Some cars are terrible safety risks. The glamorous Tatras of the 1930s contained hidden dangers in their sleek, aircraft-inspired styling. Fast and exhilarating, they were notoriously unstable at speed. On the other end of the scale, the humble Ford Pinto took over the ‘unsafe’ title from the Corvair in the 1970s.
Then again, other cars simply embody outrageous or unreasonable design, and some are so startling in their aesthetic approach that no amount of mechanical good can entice buyers to purchase them – here again, we have the Chrysler Airflow, as well as the ill-fated Phantom Corsair of the late 1930s, a car they called the ‘Flying Wombat.’ Nonetheless, some manufacturers have a stubborn tenacity with regard to outré designs, as ws the case with the Nash Airflyte of the early 1950s.
The problem is, of course, that when an auto manufacturer makes mistakes, the customer pays with his money; perhaps, if he depends upon the machine for his living, he pays with his livelihood; and ultimately, if the vehicle is simply unsafe, the customer may pay with his life.
Automakers hardly set out to create unsafe, unusable or inappropriate vehicles. Indeed, they often begin with the best of intentions. The Corvair, for instance, was born of a desire to introduce European-syle panache to the American highway, and to do it at a reasonable cost. Unfortunately, in the corporate rush to turn a profit, original design strengths are sometimes brushed aside – and compromise is piled atop compromise, with plenty of room for error in the completed automobile.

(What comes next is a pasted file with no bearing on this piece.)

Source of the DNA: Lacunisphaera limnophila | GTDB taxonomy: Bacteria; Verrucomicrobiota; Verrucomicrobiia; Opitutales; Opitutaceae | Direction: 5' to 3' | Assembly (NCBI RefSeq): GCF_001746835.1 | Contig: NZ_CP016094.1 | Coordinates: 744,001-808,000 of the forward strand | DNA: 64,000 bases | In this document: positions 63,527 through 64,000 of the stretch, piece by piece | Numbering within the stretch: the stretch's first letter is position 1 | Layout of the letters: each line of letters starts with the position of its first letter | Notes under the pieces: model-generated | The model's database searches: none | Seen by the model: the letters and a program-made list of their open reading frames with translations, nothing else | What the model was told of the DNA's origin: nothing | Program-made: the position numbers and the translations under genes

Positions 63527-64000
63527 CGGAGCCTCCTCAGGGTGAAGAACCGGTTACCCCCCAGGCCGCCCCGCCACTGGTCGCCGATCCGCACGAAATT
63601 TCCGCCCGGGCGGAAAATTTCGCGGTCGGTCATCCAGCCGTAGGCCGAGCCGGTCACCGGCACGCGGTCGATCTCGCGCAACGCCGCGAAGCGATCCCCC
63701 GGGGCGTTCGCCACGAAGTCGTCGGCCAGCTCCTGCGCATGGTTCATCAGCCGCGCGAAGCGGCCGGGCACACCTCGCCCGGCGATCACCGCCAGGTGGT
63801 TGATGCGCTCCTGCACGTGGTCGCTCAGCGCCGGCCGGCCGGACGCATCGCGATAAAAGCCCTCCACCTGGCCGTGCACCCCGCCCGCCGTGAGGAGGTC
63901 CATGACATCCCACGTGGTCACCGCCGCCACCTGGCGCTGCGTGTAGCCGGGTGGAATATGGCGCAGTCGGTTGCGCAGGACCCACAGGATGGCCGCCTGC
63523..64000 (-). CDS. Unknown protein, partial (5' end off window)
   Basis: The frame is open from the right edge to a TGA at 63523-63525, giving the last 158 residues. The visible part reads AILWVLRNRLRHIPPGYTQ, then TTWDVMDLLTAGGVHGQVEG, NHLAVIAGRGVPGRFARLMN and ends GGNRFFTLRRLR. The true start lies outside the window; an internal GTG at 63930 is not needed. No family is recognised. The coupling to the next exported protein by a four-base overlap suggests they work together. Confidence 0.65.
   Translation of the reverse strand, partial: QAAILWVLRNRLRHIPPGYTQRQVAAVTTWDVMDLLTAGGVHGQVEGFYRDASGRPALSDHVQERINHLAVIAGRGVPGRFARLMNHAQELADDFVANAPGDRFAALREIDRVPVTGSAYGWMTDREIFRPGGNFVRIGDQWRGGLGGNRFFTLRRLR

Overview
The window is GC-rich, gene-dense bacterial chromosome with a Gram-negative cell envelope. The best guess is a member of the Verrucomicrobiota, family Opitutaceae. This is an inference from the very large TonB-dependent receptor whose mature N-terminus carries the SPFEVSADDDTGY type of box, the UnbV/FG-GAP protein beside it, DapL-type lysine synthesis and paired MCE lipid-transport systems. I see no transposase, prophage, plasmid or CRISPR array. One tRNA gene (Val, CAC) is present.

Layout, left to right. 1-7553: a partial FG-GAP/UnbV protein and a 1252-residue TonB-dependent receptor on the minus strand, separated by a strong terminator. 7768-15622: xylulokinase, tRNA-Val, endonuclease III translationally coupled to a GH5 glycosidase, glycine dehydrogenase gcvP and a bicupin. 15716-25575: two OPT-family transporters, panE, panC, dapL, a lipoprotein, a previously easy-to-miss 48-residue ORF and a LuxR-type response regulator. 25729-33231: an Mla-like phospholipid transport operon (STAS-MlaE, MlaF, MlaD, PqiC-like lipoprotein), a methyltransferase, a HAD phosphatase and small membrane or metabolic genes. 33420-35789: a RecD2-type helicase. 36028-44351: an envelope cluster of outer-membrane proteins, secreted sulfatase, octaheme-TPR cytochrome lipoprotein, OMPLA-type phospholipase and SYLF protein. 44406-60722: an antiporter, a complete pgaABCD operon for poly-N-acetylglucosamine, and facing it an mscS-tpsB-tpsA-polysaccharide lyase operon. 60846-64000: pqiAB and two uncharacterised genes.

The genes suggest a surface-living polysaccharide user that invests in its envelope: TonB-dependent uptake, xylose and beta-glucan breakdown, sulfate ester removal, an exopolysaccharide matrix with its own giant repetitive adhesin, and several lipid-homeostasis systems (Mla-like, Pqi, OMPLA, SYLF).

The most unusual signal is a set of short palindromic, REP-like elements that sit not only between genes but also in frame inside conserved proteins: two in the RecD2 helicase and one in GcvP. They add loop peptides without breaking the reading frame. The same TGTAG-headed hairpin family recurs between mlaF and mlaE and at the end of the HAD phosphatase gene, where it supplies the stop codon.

Just so, while Milton Reeves felt that he was presenting a means to save on tires with his Octo- and Sexto-Autos, his own engineering myopia failed to take into account that the cars would not be easy to handle, despite all his own protestations to the contrary.